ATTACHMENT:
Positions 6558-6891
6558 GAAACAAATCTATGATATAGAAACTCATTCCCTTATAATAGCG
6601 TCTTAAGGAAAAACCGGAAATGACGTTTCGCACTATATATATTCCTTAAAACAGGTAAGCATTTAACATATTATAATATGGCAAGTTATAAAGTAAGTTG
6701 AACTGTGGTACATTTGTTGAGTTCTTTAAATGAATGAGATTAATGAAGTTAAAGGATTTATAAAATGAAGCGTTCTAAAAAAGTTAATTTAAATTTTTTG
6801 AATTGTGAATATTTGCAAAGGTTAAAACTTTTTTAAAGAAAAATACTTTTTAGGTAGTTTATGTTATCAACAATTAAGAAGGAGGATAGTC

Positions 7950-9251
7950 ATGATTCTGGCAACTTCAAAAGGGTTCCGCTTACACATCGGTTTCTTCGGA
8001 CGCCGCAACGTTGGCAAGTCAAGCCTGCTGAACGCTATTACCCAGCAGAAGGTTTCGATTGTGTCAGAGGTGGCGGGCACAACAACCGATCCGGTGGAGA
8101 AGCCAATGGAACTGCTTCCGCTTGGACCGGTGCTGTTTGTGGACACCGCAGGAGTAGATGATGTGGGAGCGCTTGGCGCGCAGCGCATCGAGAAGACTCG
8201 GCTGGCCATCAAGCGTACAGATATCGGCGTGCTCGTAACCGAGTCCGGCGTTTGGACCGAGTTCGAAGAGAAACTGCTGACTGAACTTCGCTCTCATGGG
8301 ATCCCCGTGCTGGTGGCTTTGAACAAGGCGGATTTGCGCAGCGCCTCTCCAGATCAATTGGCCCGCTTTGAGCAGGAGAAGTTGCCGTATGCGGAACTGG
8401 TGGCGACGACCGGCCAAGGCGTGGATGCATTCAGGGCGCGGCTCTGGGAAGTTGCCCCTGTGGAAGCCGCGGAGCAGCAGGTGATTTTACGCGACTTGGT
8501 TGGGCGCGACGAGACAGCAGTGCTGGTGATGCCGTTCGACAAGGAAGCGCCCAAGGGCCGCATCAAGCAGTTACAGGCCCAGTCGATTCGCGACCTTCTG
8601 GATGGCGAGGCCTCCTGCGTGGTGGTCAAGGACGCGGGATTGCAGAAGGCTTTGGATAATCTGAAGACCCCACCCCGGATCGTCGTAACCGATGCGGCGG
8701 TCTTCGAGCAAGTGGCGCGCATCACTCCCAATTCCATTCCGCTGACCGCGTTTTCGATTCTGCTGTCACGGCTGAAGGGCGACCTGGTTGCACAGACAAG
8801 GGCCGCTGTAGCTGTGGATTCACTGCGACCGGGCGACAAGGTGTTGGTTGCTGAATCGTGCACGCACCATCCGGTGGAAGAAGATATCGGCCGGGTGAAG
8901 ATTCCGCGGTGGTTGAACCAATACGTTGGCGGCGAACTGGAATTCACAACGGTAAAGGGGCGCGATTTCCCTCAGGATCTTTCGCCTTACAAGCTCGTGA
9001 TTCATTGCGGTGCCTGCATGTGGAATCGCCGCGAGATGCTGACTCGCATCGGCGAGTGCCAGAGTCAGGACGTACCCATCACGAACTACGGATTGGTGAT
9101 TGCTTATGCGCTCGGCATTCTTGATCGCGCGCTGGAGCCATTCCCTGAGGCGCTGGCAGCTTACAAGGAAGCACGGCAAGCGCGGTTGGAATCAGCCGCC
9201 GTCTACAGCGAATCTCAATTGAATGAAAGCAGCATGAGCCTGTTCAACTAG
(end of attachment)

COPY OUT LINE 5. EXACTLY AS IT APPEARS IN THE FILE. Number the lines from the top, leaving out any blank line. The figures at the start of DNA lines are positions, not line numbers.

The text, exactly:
6801 AATTGTGAATATTTGCAAAGGTTAAAACTTTTTTAAAGAAAAATACTTTTTAGGTAGTTTATGTTATCAACAATTAAGAAGGAGGATAGTC